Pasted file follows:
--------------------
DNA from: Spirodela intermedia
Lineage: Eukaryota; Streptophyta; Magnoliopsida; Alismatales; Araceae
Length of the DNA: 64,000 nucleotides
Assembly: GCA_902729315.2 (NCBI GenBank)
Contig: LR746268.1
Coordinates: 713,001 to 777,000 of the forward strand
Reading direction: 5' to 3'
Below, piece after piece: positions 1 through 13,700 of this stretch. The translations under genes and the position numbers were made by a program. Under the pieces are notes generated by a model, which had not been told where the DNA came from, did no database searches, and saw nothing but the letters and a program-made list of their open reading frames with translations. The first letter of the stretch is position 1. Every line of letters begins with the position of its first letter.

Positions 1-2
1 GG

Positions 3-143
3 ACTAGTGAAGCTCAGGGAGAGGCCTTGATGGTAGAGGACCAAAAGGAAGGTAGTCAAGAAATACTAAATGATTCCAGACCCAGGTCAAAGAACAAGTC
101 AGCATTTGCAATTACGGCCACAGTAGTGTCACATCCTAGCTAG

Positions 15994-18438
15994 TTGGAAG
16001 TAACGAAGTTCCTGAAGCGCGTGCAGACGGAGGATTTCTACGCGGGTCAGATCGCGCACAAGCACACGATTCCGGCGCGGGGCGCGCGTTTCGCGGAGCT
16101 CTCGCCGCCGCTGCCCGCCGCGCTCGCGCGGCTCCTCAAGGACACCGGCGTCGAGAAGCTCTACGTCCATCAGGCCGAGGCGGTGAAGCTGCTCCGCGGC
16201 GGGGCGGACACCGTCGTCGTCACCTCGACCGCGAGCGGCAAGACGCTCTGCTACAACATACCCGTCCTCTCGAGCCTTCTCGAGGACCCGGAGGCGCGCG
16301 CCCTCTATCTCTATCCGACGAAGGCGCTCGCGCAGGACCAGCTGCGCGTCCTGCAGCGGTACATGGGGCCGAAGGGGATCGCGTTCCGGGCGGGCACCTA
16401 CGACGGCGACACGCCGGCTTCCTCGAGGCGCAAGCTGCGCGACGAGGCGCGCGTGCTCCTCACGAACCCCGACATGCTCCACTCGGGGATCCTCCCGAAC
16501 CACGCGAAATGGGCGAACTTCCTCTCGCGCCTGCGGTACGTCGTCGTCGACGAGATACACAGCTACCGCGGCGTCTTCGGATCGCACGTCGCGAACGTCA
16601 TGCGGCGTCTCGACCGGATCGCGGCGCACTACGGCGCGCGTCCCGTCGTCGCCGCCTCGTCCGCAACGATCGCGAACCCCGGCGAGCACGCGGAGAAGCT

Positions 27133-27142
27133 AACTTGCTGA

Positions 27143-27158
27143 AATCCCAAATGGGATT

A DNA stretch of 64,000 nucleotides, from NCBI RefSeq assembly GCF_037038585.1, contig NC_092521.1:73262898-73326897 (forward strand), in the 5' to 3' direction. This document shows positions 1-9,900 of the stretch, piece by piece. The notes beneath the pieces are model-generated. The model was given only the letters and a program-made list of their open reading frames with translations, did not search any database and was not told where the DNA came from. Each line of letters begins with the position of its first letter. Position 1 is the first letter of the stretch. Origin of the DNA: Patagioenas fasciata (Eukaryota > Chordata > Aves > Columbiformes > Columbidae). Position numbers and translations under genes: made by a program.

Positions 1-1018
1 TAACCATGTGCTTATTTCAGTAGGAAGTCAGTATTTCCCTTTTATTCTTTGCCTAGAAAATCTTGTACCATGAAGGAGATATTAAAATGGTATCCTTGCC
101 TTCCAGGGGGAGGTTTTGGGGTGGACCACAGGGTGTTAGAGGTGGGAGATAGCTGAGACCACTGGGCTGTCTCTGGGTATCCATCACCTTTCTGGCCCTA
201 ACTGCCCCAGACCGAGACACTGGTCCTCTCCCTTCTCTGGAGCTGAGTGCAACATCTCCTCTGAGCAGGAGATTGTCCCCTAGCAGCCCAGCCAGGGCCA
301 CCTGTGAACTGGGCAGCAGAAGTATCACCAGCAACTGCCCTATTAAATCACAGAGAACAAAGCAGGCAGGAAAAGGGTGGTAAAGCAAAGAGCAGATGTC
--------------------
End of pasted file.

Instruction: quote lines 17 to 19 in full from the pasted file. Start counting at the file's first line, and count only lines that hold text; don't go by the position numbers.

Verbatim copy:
16101 CTCGCCGCCGCTGCCCGCCGCGCTCGCGCGGCTCCTCAAGGACACCGGCGTCGAGAAGCTCTACGTCCATCAGGCCGAGGCGGTGAAGCTGCTCCGCGGC
16201 GGGGCGGACACCGTCGTCGTCACCTCGACCGCGAGCGGCAAGACGCTCTGCTACAACATACCCGTCCTCTCGAGCCTTCTCGAGGACCCGGAGGCGCGCG
16301 CCCTCTATCTCTATCCGACGAAGGCGCTCGCGCAGGACCAGCTGCGCGTCCTGCAGCGGTACATGGGGCCGAAGGGGATCGCGTTCCGGGCGGGCACCTA